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Don’t let the grass grow under your feet

  • Don’t let the grass grow under your feet is a proverb that is very old. A proverb is a short, common saying or phrase. These common sayings are language tools that particularly give advice or share a universal truth, or impart wisdom. Synonyms for proverb include adage, aphorism, sayings, and byword, which can also be someone or something that is the best example of a group. Often, a proverb is so familiar that a speaker will only quote half of it, relying on the listener to supply the ending of the written or spoken proverb himself. Speakers of English as a second language are sometimes confused by these pithy sayings as translations from English to other languages do not carry the impact that the English phrases carry. Some common proverbs are the wise sayings better late than never, early to bed and early to rise makes a man healthy, wealthy and wise, an apple a day keeps the doctor away, haste makes waste, blood is thicker than water, and a bird in the hand is worth two in the bush. One of the books of the Bible is the Book of Proverbs, which contains words and phrases that are still often quoted in the English language because they are wise. Many current proverbs are quotations taken from literature, particularly Shakespeare, as well as the Bible and other sacred writings. We will examine the meaning of the expression don’t let the grass grow under your feet, where it came, from and some examples of its use in sentences.


     

    Don’t let the grass grow under your feet is an admonition not to hesitate, to take action immediately, to get busy, to act quickly, to be proactive. Someone who doesn’t let the grass grow under his feet is on the move, he grabs opportunity as it comes and uses it to his advantage. The idea is that if someone stands in one place for too long, the grass under his feet has time to grow. The proverb don’t let the grass grow under your feet has been in use in some form for almost four hundred years.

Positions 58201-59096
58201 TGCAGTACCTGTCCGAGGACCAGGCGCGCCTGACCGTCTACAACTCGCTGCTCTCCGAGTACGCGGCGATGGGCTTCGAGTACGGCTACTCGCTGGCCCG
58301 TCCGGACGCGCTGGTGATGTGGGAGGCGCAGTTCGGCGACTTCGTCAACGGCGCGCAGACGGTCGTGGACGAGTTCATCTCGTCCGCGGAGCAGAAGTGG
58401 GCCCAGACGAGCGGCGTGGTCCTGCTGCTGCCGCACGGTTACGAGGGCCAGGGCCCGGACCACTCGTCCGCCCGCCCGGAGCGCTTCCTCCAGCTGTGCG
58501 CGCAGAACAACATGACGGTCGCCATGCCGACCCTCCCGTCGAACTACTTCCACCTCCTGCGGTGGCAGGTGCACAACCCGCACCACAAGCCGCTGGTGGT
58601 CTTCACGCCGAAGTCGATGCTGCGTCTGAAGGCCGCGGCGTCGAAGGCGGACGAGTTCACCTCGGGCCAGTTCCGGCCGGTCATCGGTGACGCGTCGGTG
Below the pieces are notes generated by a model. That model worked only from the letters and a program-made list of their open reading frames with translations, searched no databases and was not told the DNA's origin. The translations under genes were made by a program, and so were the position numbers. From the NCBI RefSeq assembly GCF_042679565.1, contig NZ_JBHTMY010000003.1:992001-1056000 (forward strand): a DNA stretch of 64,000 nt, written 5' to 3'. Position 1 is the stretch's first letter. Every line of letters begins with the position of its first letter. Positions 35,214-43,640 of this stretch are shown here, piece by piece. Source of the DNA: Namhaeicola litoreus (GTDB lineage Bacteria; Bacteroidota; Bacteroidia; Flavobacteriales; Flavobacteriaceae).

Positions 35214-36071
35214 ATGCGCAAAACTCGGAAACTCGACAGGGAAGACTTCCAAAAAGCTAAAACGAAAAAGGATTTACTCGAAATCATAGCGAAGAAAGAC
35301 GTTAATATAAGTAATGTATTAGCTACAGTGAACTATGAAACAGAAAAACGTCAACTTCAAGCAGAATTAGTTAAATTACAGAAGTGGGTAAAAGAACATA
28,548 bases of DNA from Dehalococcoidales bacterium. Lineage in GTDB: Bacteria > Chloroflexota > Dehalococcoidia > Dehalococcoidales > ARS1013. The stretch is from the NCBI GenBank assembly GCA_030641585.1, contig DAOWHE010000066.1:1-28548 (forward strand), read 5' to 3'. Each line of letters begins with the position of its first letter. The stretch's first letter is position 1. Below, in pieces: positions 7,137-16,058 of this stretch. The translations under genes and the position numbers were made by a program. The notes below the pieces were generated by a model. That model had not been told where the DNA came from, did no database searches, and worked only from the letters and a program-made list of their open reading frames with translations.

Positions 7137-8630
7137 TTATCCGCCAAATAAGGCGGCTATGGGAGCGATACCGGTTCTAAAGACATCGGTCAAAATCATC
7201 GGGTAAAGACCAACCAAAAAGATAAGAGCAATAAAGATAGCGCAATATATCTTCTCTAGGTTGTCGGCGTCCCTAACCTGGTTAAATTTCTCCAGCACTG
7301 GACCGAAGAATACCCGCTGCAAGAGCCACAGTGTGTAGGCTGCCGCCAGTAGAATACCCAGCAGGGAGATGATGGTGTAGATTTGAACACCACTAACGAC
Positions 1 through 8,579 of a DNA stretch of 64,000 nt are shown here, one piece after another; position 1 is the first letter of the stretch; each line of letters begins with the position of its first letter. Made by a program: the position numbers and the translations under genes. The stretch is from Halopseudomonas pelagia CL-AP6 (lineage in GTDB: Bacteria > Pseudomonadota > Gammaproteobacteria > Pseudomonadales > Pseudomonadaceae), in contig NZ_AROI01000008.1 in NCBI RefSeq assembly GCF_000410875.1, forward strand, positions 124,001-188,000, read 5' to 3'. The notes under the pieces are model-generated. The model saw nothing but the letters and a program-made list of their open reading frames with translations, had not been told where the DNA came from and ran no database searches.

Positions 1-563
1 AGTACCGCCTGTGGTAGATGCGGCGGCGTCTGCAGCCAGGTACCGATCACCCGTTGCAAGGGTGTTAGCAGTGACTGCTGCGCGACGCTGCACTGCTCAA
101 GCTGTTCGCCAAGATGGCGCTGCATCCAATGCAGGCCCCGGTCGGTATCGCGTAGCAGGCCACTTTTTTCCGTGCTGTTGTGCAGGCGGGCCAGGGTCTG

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    Examples

    When I took some time to get back to him on the concept of the book, he urged haste, telling me in an e-mail: ‘Don’t let the grass grow under your feet.’ (The Straits Times)

    Don’t let the grass grow under your feet this summer: Ireland is small, and life is short. (The Independent)

    “A visit to the fair is a must for all green-fingered folk and it’s only here for one day, so don’t let the grass grow under your feet!” (The Worthing Herald)

    “He didn’t let any grass grow under his feet,” observed Katherine Rinehart, manager of the history and genealogy department at the Sonoma County Library. (The Santa Rosa Press Democrat)


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